Kenyan films to premiere at Toronto Film Festival

Docubox Executive Film producer Peter Mudamba (LEFT),"The letter" movie film producer Christopher King (Centre) and director Softie film, Sam Soko (Right). [David Gichuru, Standard]

The Toronto International Film Festival (TIFF) is back this September, and this time, two Kenyan films are premiering at the international fete. The festival is running from September 8 to 18.

The films set to be showcased at the 47th annual ceremony, Baba and Free Money, are both produced by LBx Africa, a Nairobi-based production company run by creative producer Bramwel Iro and director/producer Sam Soko.

Baba is directed by Mbithi Masya, and it chronicles the fictional tale of a boy with supernatural powers.

"On the outskirts of Nairobi, a six-year-old boy with the unique ability to teleport struggles to understand his world and the people around him. Buoyed by childish optimism and extraordinary imagination, he bounces between his harsh reality and the peaceful solitude that his ability affords him, as he learns to protect his innocence," reads the description of the film on the LBx Africa website.

Masya describes the film as one that addresses the weighty subject of abuse delicately.

"There is no way that a short film can fully address abuse, and to force it to do so would be a disservice to the issues. This is a tiny glimpse from this child's perspective to witness how he is actively trying to protect himself," he said in an August interview.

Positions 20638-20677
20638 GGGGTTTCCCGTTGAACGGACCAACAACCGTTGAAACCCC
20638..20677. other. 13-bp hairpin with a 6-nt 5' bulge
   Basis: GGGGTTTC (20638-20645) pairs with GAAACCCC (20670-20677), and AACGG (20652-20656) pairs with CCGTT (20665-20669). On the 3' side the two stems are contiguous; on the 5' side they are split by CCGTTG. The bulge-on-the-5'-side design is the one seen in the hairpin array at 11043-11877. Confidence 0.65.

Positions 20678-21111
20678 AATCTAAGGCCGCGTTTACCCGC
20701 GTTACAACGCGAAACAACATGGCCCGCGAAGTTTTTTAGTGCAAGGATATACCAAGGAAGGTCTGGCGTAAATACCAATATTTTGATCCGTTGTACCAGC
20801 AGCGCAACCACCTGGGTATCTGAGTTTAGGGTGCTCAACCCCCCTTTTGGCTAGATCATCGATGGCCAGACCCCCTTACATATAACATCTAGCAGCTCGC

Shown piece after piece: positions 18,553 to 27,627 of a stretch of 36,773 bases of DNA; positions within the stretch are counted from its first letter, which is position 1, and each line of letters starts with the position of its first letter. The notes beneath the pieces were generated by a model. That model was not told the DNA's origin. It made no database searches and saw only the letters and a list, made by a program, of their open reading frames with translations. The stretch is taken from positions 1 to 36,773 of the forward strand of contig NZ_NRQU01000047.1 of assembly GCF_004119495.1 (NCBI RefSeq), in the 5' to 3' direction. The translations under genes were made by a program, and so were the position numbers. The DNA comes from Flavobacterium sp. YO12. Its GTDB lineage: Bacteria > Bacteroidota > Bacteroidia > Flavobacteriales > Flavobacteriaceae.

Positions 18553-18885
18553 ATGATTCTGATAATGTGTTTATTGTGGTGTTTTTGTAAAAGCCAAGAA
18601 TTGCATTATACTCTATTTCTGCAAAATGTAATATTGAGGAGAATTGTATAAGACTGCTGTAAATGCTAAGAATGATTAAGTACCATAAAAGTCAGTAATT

Masya has had multiple other productions premiering at the festival. His first feature film, which was produced by award-winning German director Tom Tykwer, One Fine Day Films and Ginger Ink Productions, won several international awards, including the International Federation of Film Critics (FIPRESCI) award in the Discovery Programme at the 2016 Toronto International Film Festival.

Free Money, on the other hand, is a non-fictional documentary produced by LBx Africa in collaboration with Insignia Films, a New York-based film company.

"When universal basic income (UBI) comes to the Kenyan village of Kogutu, lives are forever changed. GiveDirectly, one of the fastest growing non-profits of the 21st Century, is sending free money for 12 years as part of the world's largest UBI experiment," LBx Africa says on its website.

It adds: "Filmmakers Lauren DeFilippo and Sam Soko juxtapose the story of these young economists, bankrolled by Silicon Valley and convinced that they have found an infallible algorithm to end world poverty, with portraits of local Kenyans whose lives are being dramatically impacted for better and for worse."

"UBI is at the forefront of political debate like never before, thanks to Andrew Yang's presidential candidacy, covid stimulus packages, and trials underway around the world. This documentary is a fascinating case study of life in a village-turned-petri-dish from the perspective of those living out this revolutionary idea."

On its website, TIFF describes Free Money as a "timely documentary" that "chronicles the consequences, both intended and unintended, when everyone in a Kenyan village is offered a universal basic income by a US organisation".

Sam Soko says that the documentary aims to bridge the gap between two different experiences and what happens when we attempt to navigate between the two worlds as they collide.

TIFF is reportedly one of the largest publicly-attended film festivals in the world, attracting over 480,000 people annually.

This year's festival entails "11 days of international and Canadian cinema, special events featuring some of the biggest names in film, and TIFF's Industry Conference, offering diverse and innovative perspectives on the art and business of film".